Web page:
A life marked by hate, violence George Wallace gave comfort to racists

September 20, 1998|By Harold Jackson

My wife paused before she left for work Monday morning to let me know that TV news was reporting the death of George Wallace.

I had gone to bed the night before thinking Wallace would once again recover from ailments related to his paralysis after an attempt on his life 26 years ago.

Indeed, his hospital in Montgomery, Ala., had upgraded his condition, but he died last Sunday night. I lay there on my back in bed and thought for a moment.

George Wallace had affected my life as a child growing up in Alabama, as a young college student who worked in the Birmingham hospital where he was brought after being shot in Maryland, and as a news reporter who covered his last two terms as governor.

I was surprised to hear myself whispering the words that years ago I don't think I could have forced myself to mouth: "May he rest in peace."

Three decades ago, peace was the last thing I wished for George Wallace. I believed that the vitriolic comments of Alabama's segregationist governor had helped motivate racists to maim and murder black people.

His kind of venomous rhetoric incited the Ku Klux Klansmen who killed four little girls in the 1963 bombing of Birmingham's Sixteenth Street Baptist Church. One of the victims went to my school. Her mother taught there. Her daddy was our milkman.

Only weeks before that tragedy, I had almost been run over by a pickup truck speeding through the streets of Birmingham with a cargo of little white boys who yelled "nigger" at me.

At the time, I didn't blame George Wallace for the charged atmosphere that led to such incidents. I was only 9 years old.

By the time I was 18, I knew what Wallace stood for. I had a summer job at the rehabilitation hospital where he was brought to recover from the 1972 assassination attempt. The hospital held a reception for employees to meet the governor, who had been shot in Laurel, Md. All I could do was look at Wallace. I walked away before my turn to shake his hand.

He was a pitiable sight, so vulnerable in his wheelchair. All I could think about was what his racism had wrought. And that he hadn't always been that way.

NAACP support

In 1958, Wallace was actually supported by the Alabama NAACP in his first bid to become governor. But the "moderate" candidate lost to John Patterson and vowed never again to be defeated because he was soft on segregation.

Transformations of political convenience are not uncommon in Alabama. In his early political career in the state, Hugo Black got Klan support, but he went on to become a champion of civil rights as a U.S. Supreme Court justice.

Wallace so embraced racism that it obliterated any hint that he had played with black children as a boy growing up in the little southeast Alabama town of Clio.

Born in 1919, Wallace was one of four children in a farm family. While in high school, he won the 1936 state Golden Gloves bantamweight boxing championship. The next year, he enrolled at the University of Alabama and graduated with a law degree in 1942.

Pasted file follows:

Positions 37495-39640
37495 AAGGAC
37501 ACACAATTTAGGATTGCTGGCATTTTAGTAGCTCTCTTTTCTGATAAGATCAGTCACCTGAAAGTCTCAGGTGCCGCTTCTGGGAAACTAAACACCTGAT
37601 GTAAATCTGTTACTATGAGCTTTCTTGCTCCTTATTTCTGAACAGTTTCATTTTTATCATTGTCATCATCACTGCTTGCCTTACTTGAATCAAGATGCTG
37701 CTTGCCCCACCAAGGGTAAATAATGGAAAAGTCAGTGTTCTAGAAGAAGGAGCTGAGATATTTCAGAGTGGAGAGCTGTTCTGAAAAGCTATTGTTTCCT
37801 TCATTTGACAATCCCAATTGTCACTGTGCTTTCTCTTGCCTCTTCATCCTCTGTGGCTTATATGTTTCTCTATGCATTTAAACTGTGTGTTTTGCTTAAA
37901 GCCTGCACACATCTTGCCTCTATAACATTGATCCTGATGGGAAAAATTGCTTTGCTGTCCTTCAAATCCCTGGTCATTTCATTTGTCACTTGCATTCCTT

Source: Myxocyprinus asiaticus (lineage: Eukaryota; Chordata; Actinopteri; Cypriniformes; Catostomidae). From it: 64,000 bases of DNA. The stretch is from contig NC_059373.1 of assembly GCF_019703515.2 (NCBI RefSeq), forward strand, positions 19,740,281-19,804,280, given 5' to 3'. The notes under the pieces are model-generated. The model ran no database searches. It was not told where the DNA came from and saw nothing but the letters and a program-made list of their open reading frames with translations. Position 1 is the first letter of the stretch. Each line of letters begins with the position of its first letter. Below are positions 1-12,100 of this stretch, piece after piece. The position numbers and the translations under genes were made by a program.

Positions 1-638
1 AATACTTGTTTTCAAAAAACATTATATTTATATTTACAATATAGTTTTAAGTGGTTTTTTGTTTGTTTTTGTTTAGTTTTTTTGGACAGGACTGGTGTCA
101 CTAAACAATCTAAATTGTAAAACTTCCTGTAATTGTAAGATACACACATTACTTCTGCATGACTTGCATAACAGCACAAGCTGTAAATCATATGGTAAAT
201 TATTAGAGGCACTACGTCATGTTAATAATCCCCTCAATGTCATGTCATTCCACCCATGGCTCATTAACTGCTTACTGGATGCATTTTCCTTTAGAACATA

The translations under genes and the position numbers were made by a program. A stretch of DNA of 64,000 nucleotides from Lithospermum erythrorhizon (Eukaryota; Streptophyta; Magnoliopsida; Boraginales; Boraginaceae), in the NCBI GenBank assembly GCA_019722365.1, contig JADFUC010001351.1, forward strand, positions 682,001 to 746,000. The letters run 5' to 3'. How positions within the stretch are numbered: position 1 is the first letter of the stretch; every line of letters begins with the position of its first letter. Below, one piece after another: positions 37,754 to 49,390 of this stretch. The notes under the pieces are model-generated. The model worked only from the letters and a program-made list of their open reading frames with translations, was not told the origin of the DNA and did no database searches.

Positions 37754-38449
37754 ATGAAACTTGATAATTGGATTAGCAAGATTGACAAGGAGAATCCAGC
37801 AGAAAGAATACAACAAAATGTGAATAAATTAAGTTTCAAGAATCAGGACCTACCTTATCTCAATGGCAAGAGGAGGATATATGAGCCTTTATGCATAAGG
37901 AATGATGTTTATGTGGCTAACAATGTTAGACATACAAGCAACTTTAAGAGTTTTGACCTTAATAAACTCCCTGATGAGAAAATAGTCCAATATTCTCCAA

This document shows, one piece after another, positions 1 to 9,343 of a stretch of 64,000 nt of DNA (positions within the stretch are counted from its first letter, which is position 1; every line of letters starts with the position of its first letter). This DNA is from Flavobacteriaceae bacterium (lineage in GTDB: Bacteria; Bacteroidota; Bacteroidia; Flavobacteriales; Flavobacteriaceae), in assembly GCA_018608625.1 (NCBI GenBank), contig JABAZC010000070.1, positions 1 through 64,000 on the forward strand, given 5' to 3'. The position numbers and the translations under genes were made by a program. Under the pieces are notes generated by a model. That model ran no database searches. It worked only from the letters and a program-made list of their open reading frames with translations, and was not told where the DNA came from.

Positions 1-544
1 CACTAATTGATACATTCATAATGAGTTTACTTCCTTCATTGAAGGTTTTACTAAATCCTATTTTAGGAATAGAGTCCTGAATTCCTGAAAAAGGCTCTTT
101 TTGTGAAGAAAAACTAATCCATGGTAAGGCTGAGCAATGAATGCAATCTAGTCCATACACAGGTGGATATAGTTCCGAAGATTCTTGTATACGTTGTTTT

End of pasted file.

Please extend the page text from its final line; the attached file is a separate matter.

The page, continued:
In 1943, he married a 16-year-old dime store clerk, Lurleen Burns, who was elected governor of Alabama in 1966 when Wallace couldn't get the legislature to amend the constitution to allow governors to serve consecutive terms.

After college, Wallace served a brief stint in the Air Force before receiving a medical discharge. He became an assistant attorney general and won a seat in the legislature in 1947. He became a crony of populist Gov. James "Big Jim" Folsom and was elected a circuit court judge in 1953. Then came the crushing defeat to Patterson.

Wallace, who had been appointed a trustee of all-black Tuskegee Institute by Folsom, promised not to be "out-niggered" again. He won the 1962 gubernatorial election with fiery speeches that greatly resembled the blowhard oratory that 100 years earlier had sparked creation of the Confederacy.

"I draw the line in the dust and toss the gauntlet before the feet of tyranny," said Wallace in his 1963 inauguration speech. "Segregation today, segregation tomorrow, segregation forever."

Months later, he was "standing in the schoolhouse door" in a contrived effort to make it appear that he would not back down to federal authorities to integrate the University of Alabama.

Five years after Wallace's "stand," I became the first black person ever enrolled in the university's summer journalism workshop for high school students. For two weeks, I lived in a dorm, ate in a cafeteria, walked across the campus that Wallace had wanted to keep all-white.

Years later, as a reporter for the Birmingham Post-Herald and United Press International, I occasionally got to cover the man who didn't want blacks at the university. Had he been successful, I wouldn't have been there in 1968. I wouldn't have had the experience that made me choose journalism as a career.

Wallace's disheartening loss to a moderate Southerner, Jimmy Carter, in the 1976 Florida presidential primary began to move him in a different direction.

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